Over the past few days I have been working on the ETC 2020 Museum, a Virtual World for my grad school’s (unofficial) virtual commencement. The world was built on the VRChat platform, and had a maximum attendance of around 32 people. Before we dive into the details, here’s a little digest video I made:
Looks pretty simple, but a lot of work has been done in the background to ensure a satisfying experience and technically optimal execution. Here’s a little write-up to detail these features.
Creating A Personal Experience
I chose VRChat as the platform for straightforward reasons: easily accessible, compatible with many VR headsets, and much easier to develop with as it provides an SDK based on Unity.
After some exploration in the existing worlds and the community, I’ve come to realize that social VR worlds, at least in VRChat, generally falls under two categories:
- Game worlds: These worlds are designed to have a specific mode, objective and rules to follow, such as Freeze Tag and Murder 2.
- Social Space: These worlds only provide an environment for people to visit, be in, and talk to other guests. Japan Shrine and Summer Solitude are great examples.
Considering our purpose as well as other conditions, such as time as a resource, it’s more feasible for me to create a Social Space.
The problem with social space worlds, though, is that these worlds are not relatable enough to the guests on a personal level. Sure, they make look marvelous and nice, but the setting does not provoke a connection to the visitors. I believe this connection is crucial to creating a meaningful conversation, and without that, talks can quickly die down and guests can become bored pretty quickly.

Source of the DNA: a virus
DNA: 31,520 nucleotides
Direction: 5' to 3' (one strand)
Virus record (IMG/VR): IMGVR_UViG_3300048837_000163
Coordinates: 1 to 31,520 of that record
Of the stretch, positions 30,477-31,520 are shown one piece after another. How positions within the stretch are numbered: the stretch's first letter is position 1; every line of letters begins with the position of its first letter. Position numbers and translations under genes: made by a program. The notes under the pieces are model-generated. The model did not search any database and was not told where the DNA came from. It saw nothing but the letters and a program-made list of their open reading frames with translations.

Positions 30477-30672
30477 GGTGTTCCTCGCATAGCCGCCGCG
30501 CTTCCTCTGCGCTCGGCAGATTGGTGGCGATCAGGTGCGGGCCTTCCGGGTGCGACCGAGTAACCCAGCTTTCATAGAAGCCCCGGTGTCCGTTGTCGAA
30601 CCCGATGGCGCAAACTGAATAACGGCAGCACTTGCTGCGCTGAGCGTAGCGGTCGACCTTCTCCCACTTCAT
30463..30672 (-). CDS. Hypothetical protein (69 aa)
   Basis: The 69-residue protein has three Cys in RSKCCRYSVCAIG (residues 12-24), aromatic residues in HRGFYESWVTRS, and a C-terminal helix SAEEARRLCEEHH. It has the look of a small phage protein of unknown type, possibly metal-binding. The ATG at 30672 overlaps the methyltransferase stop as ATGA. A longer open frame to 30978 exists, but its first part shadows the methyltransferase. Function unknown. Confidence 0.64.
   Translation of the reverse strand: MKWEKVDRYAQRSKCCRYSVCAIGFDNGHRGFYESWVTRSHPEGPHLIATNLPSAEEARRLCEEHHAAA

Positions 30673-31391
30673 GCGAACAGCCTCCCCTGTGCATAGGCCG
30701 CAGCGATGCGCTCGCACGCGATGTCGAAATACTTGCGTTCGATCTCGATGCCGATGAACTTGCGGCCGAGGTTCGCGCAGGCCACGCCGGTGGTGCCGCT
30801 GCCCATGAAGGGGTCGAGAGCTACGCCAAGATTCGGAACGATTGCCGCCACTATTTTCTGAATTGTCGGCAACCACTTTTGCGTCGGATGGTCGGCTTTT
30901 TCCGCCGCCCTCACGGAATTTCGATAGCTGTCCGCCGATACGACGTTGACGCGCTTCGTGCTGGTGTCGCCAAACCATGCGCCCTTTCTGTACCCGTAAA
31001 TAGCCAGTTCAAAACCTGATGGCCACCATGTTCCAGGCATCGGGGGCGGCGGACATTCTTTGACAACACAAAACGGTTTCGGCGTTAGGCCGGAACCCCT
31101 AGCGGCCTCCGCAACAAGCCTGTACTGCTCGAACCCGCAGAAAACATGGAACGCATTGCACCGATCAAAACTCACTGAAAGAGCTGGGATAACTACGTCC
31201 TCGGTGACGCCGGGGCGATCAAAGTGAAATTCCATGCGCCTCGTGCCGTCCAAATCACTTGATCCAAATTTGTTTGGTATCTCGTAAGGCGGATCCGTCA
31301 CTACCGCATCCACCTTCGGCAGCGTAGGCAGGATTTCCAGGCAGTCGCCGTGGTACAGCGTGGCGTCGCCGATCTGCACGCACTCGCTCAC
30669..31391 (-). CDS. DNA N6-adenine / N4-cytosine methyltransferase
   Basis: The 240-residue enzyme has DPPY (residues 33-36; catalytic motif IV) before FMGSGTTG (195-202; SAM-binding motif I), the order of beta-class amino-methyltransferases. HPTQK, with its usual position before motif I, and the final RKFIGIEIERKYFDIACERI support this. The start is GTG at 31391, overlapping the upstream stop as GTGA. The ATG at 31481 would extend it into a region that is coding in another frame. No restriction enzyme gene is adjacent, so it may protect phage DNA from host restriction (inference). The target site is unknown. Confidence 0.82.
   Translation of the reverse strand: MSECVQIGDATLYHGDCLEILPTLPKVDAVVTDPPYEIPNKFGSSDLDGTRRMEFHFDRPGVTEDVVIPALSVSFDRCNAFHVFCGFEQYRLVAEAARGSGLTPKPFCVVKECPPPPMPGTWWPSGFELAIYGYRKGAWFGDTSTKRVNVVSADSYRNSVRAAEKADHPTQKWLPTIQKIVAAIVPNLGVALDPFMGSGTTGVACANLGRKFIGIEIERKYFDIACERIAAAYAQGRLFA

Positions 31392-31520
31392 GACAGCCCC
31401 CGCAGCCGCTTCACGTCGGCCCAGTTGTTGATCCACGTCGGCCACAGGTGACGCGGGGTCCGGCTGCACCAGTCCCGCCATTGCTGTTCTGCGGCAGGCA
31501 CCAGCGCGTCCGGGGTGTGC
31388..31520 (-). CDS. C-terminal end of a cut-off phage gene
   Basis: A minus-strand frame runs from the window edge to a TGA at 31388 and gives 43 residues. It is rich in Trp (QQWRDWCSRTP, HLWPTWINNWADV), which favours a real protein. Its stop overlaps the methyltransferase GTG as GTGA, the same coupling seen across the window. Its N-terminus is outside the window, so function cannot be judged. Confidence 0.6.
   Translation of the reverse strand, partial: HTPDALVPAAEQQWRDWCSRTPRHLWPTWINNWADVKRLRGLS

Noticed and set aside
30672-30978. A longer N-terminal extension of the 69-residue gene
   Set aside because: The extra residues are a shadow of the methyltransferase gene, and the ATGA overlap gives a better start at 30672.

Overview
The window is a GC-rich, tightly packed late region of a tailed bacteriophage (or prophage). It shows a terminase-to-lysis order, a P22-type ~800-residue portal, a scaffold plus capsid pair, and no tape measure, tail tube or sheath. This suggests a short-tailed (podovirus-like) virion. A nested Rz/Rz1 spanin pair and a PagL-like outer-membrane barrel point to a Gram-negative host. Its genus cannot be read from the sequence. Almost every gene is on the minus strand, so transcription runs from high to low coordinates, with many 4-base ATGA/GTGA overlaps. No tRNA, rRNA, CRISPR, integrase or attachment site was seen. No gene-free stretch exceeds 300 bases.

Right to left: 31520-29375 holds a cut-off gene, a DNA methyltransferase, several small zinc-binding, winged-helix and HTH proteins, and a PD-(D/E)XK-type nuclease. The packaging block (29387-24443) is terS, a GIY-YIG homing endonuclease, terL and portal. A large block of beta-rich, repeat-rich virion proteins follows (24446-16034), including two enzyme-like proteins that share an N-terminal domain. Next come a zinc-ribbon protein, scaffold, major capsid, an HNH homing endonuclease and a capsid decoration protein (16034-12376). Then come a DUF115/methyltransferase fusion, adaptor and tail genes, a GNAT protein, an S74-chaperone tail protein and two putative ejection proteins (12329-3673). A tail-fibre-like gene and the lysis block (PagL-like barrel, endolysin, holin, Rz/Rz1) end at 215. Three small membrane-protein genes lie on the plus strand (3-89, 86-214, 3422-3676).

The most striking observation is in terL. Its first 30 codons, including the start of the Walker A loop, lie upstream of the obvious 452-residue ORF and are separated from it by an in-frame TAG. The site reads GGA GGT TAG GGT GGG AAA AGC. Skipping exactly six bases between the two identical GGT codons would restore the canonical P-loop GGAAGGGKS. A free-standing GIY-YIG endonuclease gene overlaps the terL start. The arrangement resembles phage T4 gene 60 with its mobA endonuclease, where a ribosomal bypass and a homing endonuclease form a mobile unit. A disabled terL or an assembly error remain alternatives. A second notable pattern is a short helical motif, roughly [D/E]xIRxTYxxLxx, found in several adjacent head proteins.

This is why I decided to showcase the works from our previous assignments, and there’s not a space better to do this in than a museum.
But there is just so much space allowed, which assignments should I pick?
Back To the Beginning
I chose the first team assignment to showcase. As a part of this two-year journey, it’s really a touching moment to look back at where I started, and in turn receiving that affirmation of “I have learned well”. It resonates well on a personal level, which is why I thought they would make great exhibitions in the space.
For this assignment, the class was divided in to two groups: one group works on AR projects, while the other creates VR worlds. For AR worlds, it was pretty straightforward for me to decide how they should be presented. Since these worlds typically don’t have a “surrounding” environment, I can easily showcase the main level to guests.